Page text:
...the who's who,
and the what's what 
of the space industry

Space Careers

news Space News

Search News Archive

Title

Article text

Keyword

  • Home
  • News
  • Dark Energy Survey physicists open new window into dark energy

Dark Energy Survey physicists open new window into dark energy

Written by  Tuesday, 06 April 2021 05:36
Write a comment
Stanford CA (SPX) Apr 07, 2021
The universe is expanding at an ever-increasing rate, and while no one is sure why, researchers with the Dark Energy Survey (DES) at least had a strategy for figuring it out: They would combine measurements of the distribution of matter, galaxies and galaxy clusters to better understand what's going on. Reaching that goal turned out to be pretty tricky, but now a team led by researchers at

The universe is expanding at an ever-increasing rate, and while no one is sure why, researchers with the Dark Energy Survey (DES) at least had a strategy for figuring it out: They would combine measurements of the distribution of matter, galaxies and galaxy clusters to better understand what's going on.

Reaching that goal turned out to be pretty tricky, but now a team led by researchers at the Department of Energy's SLAC National Accelerator Laboratory, Stanford University and the University of Arizona have come up with a solution. Their analysis, published April 6 in Physical Review Letters, yields more precise estimates of the average density of matter as well as its propensity to clump together - two key parameters that help physicists probe the nature of dark matter and dark energy, the mysterious substances that make up the vast majority of the universe.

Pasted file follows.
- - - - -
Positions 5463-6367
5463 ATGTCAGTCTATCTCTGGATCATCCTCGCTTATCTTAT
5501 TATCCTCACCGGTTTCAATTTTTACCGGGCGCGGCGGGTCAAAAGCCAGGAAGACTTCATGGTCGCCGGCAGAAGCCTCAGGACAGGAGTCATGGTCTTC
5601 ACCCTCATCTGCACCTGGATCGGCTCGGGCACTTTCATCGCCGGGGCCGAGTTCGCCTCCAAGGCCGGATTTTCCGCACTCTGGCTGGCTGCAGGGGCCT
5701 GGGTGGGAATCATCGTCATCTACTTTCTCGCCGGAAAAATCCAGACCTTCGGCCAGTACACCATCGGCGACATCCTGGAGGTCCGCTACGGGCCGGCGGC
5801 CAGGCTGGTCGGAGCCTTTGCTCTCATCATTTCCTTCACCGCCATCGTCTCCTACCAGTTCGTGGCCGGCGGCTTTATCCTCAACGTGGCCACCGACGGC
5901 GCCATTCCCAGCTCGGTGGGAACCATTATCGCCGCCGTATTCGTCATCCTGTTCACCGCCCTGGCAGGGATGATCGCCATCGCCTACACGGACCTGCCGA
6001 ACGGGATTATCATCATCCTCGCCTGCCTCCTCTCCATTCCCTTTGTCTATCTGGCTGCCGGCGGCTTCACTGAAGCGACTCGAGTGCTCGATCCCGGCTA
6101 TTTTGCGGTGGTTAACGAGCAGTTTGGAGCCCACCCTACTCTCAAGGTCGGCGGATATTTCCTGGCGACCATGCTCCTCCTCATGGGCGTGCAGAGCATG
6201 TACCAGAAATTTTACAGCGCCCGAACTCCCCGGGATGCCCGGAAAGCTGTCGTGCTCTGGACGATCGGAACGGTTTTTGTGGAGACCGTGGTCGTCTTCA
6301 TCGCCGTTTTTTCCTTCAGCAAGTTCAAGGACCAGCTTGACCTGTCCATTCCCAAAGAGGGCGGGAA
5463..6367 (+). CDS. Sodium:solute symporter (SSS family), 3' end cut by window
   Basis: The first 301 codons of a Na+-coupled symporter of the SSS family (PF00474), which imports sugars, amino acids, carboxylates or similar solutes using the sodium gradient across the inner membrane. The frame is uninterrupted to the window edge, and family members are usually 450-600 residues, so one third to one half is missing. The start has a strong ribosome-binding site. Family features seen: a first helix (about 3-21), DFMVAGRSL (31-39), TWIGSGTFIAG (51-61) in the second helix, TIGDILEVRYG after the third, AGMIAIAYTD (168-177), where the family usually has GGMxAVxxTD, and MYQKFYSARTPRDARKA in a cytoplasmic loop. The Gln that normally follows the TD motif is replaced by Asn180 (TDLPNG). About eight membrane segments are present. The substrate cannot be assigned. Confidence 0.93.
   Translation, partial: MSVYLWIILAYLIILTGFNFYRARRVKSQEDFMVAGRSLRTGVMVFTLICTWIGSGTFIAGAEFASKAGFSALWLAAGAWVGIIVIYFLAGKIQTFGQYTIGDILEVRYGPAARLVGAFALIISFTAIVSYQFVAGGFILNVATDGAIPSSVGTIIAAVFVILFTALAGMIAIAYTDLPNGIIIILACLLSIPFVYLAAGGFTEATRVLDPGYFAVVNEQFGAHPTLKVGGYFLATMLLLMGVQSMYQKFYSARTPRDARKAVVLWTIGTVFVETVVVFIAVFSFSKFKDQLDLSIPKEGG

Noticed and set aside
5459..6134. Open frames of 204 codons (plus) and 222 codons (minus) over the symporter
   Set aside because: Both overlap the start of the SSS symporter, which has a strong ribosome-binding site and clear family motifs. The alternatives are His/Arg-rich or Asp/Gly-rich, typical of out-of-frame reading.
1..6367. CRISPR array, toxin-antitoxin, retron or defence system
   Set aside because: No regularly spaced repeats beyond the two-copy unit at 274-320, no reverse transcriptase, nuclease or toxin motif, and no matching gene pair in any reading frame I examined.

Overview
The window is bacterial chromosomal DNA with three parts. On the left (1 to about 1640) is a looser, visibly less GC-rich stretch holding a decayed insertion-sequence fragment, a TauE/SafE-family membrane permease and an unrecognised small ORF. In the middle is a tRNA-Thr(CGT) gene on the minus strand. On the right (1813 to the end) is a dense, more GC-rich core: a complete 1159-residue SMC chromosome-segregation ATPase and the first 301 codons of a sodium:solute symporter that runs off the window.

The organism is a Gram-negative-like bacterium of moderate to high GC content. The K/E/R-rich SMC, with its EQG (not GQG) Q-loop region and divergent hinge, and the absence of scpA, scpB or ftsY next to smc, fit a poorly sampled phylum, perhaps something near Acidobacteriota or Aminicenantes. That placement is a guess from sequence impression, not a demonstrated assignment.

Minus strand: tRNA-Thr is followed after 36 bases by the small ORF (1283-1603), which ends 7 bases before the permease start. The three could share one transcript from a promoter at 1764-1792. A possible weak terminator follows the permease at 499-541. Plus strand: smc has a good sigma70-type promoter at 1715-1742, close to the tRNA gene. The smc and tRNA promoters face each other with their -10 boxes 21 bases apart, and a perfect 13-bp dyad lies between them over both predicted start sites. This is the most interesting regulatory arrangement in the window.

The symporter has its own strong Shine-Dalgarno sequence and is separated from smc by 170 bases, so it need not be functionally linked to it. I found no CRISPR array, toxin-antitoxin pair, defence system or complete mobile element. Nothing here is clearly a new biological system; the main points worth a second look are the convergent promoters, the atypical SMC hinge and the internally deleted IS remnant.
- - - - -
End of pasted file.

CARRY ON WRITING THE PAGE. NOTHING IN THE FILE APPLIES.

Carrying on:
"It is one of the best constraints from one of the best data sets to date," says Chun-Hao To, a lead author on the new paper and a graduate student at SLAC and Stanford working with Kavli Institute for Particle Astrophysics and Cosmology Director Risa Wechsler.

An early goal
When DES set out in 2013 to map an eighth of the sky, the goal was to gather four kinds of data: the distances to certain types of supernovae, or exploding stars; the distribution of matter in the universe; the distribution of galaxies; and the distribution of galaxy clusters. Each tells researchers something about how the universe has evolved over time.

Ideally, scientists would put all four data sources together to improve their estimates, but there's a snag: The distributions of matter, galaxies, and galaxy clusters are all closely related. If researchers don't take these relationships into account, they will end up "double counting," placing too much weight on some data and not enough on others, To says.

To avoid mishandling all this information, To, University of Arizona astrophysicist Elisabeth Krause and colleagues have developed a new model that could properly account for the connections in the distributions of all three quantities: matter, galaxies, and galaxy clusters. In doing so, they were able to produce the first-ever analysis to properly combine all these disparate data sets in order to learn about dark matter and dark energy.

Improving estimates